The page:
A motorcycle enthusiast has expressed outrage over a bike decorated with Nazi symbols that has been displayed at shows around the country.
Alex Spirling said he was “disgusted” by the faces of Holocaust victims and the entrance to Auschwitz painted on the petrol tank, and a swastika fixed in the centre of the front wheel.
He saw photos of the custom-made machine — called “Genocide” — after a friend alerted him to images on Facebook.
He said: “I was totally stunned. It is disgusting that something like that has been made and is allowed to be on display for entertainment. It is a work of art clearly glamorising the Holocaust.”
The bike is owned by a motorcycle fanatic from Stoke-on-Trent known as Wolfy among the biking fraternity.
Declining to give his surname, he said he had commissioned an artist to decorate it to raise awareness about the Holocaust. He was “horrified” that Jews found it offensive.
“It is meant to show people what a horrid thing the Holocaust was and why it must never happen again,” he said.
“I am not some mad Nazi-lover. I made it so people would talk about it. When I’ve taken it to shows, I’ve displayed information to explain the ideas behind it.
“If anyone said they were offended, I made sure I explained to them that it was not intended to cause offence or sympathise with Hitler.”
The bike, which took two years to customise, won top prize the Welsh International Motor Bike Show in 2011.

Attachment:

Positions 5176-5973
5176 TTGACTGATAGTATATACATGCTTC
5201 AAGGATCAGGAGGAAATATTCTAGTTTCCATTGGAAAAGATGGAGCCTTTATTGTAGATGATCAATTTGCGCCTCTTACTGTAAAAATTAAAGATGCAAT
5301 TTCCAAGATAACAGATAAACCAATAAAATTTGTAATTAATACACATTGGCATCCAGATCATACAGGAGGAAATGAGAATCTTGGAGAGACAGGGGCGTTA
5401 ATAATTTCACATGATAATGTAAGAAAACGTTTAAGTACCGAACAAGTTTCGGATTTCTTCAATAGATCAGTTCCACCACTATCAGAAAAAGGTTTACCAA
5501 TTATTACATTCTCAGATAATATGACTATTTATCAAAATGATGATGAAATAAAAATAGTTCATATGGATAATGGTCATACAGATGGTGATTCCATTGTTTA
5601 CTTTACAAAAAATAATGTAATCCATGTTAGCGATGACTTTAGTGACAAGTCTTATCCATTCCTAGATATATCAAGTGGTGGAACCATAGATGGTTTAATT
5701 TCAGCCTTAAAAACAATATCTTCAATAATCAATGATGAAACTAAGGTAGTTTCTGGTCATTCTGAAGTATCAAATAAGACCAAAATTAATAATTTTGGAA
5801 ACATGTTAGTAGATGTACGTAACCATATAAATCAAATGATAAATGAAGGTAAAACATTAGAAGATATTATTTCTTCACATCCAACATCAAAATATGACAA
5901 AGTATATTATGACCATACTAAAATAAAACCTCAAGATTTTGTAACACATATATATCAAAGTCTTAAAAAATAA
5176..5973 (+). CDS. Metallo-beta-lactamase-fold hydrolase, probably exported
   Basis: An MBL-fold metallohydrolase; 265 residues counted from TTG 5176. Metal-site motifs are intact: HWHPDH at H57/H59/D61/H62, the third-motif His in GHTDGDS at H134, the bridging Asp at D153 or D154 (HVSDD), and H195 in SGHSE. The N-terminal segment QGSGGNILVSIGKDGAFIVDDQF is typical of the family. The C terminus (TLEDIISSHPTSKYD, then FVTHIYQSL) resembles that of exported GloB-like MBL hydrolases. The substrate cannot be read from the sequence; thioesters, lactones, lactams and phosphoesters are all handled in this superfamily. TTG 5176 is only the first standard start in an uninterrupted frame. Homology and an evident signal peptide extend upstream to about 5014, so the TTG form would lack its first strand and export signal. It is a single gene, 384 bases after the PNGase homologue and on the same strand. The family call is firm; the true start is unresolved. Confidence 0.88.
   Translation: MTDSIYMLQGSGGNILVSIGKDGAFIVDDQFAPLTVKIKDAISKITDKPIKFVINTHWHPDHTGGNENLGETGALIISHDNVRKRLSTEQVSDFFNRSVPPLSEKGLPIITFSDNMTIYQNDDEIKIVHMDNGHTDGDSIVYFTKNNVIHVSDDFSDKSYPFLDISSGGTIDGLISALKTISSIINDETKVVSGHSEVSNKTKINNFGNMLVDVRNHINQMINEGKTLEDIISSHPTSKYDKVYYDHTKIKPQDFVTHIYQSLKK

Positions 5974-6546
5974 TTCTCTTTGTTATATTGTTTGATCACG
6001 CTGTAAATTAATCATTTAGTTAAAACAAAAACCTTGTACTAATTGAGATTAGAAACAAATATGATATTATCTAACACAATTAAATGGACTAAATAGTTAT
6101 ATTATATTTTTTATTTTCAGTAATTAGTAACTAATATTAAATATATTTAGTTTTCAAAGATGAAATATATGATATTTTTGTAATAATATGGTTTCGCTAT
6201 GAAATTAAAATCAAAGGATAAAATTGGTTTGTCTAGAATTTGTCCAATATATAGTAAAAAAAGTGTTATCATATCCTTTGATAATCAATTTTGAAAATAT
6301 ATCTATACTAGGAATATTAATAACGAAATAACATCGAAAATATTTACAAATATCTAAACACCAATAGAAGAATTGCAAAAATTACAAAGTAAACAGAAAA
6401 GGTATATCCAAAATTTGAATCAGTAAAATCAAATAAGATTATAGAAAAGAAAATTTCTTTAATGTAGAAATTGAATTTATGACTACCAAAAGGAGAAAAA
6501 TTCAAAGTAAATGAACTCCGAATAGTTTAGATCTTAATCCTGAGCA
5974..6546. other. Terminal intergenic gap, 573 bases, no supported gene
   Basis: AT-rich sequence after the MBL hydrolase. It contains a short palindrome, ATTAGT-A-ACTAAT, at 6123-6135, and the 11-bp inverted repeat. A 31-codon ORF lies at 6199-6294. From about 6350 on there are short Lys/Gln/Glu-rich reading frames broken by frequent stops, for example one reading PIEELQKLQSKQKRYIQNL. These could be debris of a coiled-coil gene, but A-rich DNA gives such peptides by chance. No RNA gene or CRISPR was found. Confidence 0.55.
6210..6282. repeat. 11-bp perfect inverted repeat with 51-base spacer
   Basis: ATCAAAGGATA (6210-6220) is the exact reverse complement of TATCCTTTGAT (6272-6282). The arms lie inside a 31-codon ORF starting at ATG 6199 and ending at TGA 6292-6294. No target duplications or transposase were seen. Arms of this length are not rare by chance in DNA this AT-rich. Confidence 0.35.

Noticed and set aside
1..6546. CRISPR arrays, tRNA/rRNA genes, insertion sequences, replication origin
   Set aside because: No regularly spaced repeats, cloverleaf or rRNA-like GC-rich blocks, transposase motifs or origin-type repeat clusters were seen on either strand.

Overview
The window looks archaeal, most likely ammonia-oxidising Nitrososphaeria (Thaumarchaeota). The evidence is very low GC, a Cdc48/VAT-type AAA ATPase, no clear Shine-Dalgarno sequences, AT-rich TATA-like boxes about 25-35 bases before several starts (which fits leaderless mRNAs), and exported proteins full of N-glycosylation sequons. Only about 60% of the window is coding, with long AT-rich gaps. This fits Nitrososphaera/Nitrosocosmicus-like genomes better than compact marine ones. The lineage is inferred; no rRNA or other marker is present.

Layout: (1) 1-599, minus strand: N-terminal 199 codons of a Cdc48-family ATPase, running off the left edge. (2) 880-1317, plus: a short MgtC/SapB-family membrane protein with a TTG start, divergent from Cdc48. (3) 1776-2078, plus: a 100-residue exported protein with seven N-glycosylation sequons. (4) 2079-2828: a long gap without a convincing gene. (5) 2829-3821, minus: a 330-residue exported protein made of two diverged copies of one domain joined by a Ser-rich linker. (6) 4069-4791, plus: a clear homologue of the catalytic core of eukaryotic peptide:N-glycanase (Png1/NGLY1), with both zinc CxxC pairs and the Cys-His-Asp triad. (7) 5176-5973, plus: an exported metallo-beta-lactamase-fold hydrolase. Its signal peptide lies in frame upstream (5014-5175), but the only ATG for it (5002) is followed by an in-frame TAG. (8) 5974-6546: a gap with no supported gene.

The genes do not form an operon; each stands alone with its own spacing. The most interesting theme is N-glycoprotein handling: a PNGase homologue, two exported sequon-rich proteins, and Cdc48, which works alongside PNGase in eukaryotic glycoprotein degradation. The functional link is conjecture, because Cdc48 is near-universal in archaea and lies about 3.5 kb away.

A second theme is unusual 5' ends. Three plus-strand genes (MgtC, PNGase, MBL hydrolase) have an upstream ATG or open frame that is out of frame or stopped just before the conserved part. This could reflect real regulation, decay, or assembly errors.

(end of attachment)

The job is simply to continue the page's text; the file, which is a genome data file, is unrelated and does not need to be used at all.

A page dedicated to it appears on the website of an owners group called the Wildstar Club. Comments on the site acknowledge it is “controversial” but add that “it depicts scenes of the Holocaust in its outstanding paintwork”.
It also notes it was “much admired by our German brothers at the rally”.
The bike was painted by Worcestershire-based artist Piers Dowell, who said: “I made sure that Wolfy was not a Nazi sympathiser before I did the work. He wanted to highlight that he felt strongly about the Holocaust in a positive way.”
The British Motorcycle Foundation, which runs three “family oriented” bike shows annually across the UK, said it was in the process of deciding whether a ban on such bikes was appropriate.
Chairman Roger Ellis said: “In general, graphics of this nature would not be displayed by our members and as such we do not have any formal policy.
“We now recognise that there may be a possibility of displays of this nature being shown at future BMF events and as such are now looking into the process of writing a formal policy.”
He added that the BMF would consider asking for the removal of a bike if complaints were received.